# Thread: problem i'm having trouble with

1. ## problem i'm having trouble with

A store currently charges the same price for each towe that it sells. If the current price of each towel were to be increased by \$1, 10 fewer of the towels could be bought for \$120, excluding sales tax. What is the current price of each towel?
(A) \$1
(B) \$2
(C) \$3
(D) \$4
(E) \$12

I don't understand the phrase "10 fewer of the towels could be bought for \$120" so this one completely threw me off. (Taken from PowerPrep CAT 2)  Reply With Quote

2. ## Re: problem i'm having trouble with

I actually worked backwards using the answer choices instead of using an equation.

At \$3, you can buy 40 towels right?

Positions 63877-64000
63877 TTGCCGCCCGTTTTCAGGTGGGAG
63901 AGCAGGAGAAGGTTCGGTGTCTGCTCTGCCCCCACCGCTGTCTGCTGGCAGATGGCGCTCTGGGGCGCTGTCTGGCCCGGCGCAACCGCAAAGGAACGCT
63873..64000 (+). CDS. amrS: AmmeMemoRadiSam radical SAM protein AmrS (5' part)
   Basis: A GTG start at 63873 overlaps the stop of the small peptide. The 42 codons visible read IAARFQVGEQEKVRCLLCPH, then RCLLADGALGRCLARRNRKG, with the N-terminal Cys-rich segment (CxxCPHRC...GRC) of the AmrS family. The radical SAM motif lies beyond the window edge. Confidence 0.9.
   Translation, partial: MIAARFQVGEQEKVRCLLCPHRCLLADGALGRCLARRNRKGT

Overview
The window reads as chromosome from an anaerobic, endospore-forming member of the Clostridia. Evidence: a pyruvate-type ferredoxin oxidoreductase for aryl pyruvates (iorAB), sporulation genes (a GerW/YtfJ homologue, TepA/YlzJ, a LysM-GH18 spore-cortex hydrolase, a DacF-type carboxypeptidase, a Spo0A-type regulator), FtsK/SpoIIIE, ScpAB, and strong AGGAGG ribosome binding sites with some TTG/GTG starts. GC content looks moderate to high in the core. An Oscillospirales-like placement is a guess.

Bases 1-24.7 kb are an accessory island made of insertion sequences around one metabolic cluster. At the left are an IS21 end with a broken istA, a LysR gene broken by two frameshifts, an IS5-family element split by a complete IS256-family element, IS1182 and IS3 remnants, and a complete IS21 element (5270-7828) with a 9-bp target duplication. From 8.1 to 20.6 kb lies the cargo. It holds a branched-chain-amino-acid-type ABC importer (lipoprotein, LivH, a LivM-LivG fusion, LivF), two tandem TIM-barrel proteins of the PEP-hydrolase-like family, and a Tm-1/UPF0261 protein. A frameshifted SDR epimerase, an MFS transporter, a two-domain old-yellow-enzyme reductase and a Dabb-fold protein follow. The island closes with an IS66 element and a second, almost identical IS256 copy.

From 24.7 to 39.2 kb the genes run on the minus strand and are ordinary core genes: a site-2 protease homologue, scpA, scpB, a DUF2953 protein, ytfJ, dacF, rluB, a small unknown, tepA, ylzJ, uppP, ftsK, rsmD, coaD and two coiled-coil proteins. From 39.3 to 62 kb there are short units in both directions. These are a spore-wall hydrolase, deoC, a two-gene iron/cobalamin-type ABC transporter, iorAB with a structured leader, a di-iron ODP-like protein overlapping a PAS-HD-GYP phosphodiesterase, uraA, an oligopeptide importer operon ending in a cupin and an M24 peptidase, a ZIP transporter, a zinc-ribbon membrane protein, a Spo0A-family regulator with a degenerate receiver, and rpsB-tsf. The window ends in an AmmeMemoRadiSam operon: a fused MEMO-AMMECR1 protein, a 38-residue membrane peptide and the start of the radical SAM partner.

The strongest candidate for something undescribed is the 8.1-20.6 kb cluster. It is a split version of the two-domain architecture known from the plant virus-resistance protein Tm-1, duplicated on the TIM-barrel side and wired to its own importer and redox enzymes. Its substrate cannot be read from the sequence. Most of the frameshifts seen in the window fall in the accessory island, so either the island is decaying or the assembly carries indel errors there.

Now if the price is increased to \$4, you can buy 30 towels now for \$120.  Reply With Quote

3. ## Re: problem i'm having trouble with

Yes Ritesh's method is the shortcut.

The long method is ..

let number of towels bought for \$120 = n
so price of a single towel = \$ 120 / n

now price of 1 towel increases by \$ 1
so new price of a single towel = \$ (120 / n) + 1
no. of towel that could be bought at this price = n - 10
so new price of a single towel = \$ 120 / (n -10)

so equating

so (120/n) + 1 = 120 / (n - 10)
(120 + n) / n = 120 / (n - 10)
n^2 -10n - 1200 = 0
(n-40)(n+30) = 0
n = 40 or n = -30
n= 40 = number of towels that could be bought at current price.

=> current price per towel = \$ 120 / 40 = \$ 3

so ans is C  Reply With Quote

4. ## Re: problem i'm having trouble with

ya
even i use the plugging in method ..
its 3  Reply With Quote

5. ## Re: problem i'm having trouble with        Reply With Quote

6. ## Re: problem i'm having trouble with

Soory guy, I confused this question with another one in my test.  Reply With Quote